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Gene could help prevent carbohydrate-related obesity

23 March 2009

By Rosie Beauchamp

Appeared in BioNews 500

Researchers at the University of California, Berkeley, have published a study in the journal Cell that outlines their identification of a gene that is critical in turning carbohydrates into fat. The gene, called DNA-dependent protein kinase (DNA-PK), is a potential key to the prevention of obesity linked to the over-consumption of high carbohydrate foods, according to the study's authors.

It was found in the study that mice in which the gene DNA-PK had been deactivated were able to eat all the carbohydrates they wanted and still have 40 per cent less body fat than the mice in which DNA-PK was functioning.

Usually, after a meal of carbohydrates such as bread or pasta the levels of blood glucose (the digested form of carbohydrates) increase. The rise in blood glucose causes the secretion of insulin which helps the body covert glucose into energy. The excess glucose, which is not burned in energy, is usually converted to fatty acids and stored as fat.

The discovery of the DNA-PK gene may help to explain why some people can eat whatever they want without putting on weight, while others seem almost predisposed to obesity. The discovery of DNA-PK fills in the missing link by uncovering the pathway by which the conversion of excess glucose to fatty acids takes place.

Professor Hei Sook Sol, an author of the study said: 'It turns out the DNA-PK is critical to a metabolic process we have been trying to understand for many years... Identifying this signalling pathway involving DNA-PK brings us one step forwards in understanding obesity resulting from a diet of high carbohydrates, and could possibly serve as a potential pharmacological target for obesity prevention.'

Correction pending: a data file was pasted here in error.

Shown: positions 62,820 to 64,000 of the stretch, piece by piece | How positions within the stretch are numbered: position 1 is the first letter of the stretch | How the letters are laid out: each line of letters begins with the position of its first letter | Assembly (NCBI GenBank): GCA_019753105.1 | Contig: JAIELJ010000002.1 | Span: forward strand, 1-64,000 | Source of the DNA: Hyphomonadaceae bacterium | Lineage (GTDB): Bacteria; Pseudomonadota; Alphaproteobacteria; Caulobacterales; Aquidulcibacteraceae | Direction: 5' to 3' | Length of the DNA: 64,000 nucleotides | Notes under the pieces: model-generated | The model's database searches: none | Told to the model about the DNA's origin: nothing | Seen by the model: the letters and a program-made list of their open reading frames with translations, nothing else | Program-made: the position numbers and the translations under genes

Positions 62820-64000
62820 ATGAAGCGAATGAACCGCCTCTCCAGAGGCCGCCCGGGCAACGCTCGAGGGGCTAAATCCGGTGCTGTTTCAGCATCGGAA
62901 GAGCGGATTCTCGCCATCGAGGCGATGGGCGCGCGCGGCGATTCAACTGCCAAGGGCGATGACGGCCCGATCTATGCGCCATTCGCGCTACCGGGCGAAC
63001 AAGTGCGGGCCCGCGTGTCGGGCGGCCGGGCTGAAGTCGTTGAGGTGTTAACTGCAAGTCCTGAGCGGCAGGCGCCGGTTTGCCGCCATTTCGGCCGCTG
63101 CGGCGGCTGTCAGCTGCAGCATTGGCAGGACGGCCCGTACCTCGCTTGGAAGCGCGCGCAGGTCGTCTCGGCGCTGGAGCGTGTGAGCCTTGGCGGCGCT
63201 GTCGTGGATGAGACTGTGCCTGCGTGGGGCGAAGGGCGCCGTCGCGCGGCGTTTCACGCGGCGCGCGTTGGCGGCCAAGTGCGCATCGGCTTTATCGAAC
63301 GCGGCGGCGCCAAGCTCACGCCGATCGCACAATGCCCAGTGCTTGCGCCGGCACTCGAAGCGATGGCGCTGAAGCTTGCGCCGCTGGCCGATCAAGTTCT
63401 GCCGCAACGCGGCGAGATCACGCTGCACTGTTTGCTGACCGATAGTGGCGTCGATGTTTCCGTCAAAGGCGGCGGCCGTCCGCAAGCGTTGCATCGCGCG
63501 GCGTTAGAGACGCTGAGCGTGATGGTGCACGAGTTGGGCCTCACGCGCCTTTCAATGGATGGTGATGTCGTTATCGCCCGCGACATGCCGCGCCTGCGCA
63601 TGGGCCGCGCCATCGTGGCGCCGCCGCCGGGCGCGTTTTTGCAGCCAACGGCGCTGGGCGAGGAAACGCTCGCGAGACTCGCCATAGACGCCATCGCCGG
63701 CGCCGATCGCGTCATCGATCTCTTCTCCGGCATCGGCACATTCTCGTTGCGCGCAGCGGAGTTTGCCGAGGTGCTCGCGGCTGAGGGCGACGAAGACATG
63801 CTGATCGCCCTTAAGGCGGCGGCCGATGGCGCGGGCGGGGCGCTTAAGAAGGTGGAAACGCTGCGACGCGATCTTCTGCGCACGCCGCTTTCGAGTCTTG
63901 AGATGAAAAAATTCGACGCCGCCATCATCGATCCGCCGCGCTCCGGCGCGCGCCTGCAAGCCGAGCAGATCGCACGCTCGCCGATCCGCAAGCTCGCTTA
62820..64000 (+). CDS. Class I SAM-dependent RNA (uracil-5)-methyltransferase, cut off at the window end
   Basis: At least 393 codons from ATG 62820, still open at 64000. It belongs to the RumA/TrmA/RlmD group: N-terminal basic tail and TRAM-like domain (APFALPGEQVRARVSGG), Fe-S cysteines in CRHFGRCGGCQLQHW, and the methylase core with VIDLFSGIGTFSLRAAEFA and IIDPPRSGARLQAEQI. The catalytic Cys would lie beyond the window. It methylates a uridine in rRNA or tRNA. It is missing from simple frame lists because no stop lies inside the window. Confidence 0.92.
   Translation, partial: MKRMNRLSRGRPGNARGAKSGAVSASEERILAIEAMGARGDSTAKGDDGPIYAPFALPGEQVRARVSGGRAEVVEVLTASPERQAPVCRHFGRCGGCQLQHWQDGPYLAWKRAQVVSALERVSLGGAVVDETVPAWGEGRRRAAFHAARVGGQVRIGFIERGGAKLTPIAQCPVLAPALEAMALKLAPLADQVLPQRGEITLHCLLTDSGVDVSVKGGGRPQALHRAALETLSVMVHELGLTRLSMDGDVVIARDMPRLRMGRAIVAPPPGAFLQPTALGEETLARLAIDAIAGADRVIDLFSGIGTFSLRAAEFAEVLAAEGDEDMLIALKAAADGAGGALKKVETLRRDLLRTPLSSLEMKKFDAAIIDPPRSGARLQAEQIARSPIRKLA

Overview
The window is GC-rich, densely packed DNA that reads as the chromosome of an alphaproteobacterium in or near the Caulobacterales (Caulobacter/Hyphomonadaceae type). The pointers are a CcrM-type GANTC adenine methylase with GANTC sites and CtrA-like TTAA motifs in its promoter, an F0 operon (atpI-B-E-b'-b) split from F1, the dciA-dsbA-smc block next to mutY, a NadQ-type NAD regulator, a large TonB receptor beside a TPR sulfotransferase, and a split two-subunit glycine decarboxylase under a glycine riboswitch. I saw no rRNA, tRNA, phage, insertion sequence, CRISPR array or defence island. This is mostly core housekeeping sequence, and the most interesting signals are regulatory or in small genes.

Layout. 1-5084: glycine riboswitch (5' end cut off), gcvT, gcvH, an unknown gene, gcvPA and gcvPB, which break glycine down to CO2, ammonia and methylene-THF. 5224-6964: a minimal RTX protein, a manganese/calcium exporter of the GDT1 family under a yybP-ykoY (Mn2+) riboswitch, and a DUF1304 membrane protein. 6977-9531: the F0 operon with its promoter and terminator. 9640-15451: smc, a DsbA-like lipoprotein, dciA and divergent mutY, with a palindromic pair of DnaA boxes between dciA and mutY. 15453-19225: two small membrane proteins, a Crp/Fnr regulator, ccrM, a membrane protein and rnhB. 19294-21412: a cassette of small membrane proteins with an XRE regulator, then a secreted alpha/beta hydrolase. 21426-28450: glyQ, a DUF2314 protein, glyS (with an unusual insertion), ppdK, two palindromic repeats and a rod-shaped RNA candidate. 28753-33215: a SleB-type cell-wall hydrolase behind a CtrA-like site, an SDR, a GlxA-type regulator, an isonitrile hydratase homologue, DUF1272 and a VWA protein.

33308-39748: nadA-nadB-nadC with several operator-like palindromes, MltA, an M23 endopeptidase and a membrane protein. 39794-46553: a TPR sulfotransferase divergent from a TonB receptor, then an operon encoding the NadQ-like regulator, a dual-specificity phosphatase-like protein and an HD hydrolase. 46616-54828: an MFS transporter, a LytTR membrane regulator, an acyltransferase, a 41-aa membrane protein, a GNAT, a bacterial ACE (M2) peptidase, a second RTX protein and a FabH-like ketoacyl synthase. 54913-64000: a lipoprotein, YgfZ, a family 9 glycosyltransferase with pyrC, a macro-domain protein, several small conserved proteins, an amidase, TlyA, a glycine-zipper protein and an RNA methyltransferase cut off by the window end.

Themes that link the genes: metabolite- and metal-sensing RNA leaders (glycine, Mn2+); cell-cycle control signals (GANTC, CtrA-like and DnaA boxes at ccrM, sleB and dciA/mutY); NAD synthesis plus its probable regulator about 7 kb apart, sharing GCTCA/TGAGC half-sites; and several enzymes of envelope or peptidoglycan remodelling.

The Daily Telegraph | 19 March 2009
ScienceDaily | 23 March 2009


07 April 2014 - by James Brooks 
Obesity might not simply be a matter of overeating or heightened appetite but at least partially down to how we metabolise food, a study says...
14 September 2009 - by Dr Will Fletcher 
Mice that have been engineered to lack a gene called IKKE are protected from obesity, new research has found. IKKE, a normal immune system gene, appears to act as the main control centre for obesity in the laboratory mice and when it is successfully blocked the animals remained thin even when fed a diet high in fat. The researchers, from the University of Michigan, Ann Arbor, US, do not know whether IKKE is linked to obesity in humans but have speculated that, if it is, new trea...

02 March 2009 - by Dr Charlotte Maden 
New research into the role played by the FTO gene in obesity has been published in the journal Nature, showing that the gene may function in metabolism. The FTO (fat-mass and obesity associated) gene has been linked to obesity in the past, which has provoked much interest...
19 January 2009 - by Adam Fletcher 
A new study, published in the International Journal of Obesity, may explain why certain genetic variations increase a person's risk of obesity. Professor Jane Wardle and team at University College London, UK, have demonstrated associations between particular variants of the FTO gene, and the likelihood of overeating...
16 December 2008 - by Dr Charlotte Maden 
People who carry a specific variant of a gene have a preference to eat more fattening foods, and eat up to 100 more calories per meal, say scientists at the University of Dundee, Scotland. A study investigated the eating habits of 100 children aged four to ten...

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